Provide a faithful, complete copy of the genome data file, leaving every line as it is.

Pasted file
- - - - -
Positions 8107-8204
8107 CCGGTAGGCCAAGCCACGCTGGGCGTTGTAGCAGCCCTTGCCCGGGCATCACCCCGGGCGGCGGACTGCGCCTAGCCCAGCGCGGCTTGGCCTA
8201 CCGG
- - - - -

Positions 8107-8204
8107 CCGGTAGGCCAAGCCACGCTGGGCGTTGTAGCAGCCCTTGCCCGGGCATCACCCCGGGCGGCGGACTGCGCCTAGCCCAGCGCGGCTTGGCCTA
8201 CCGG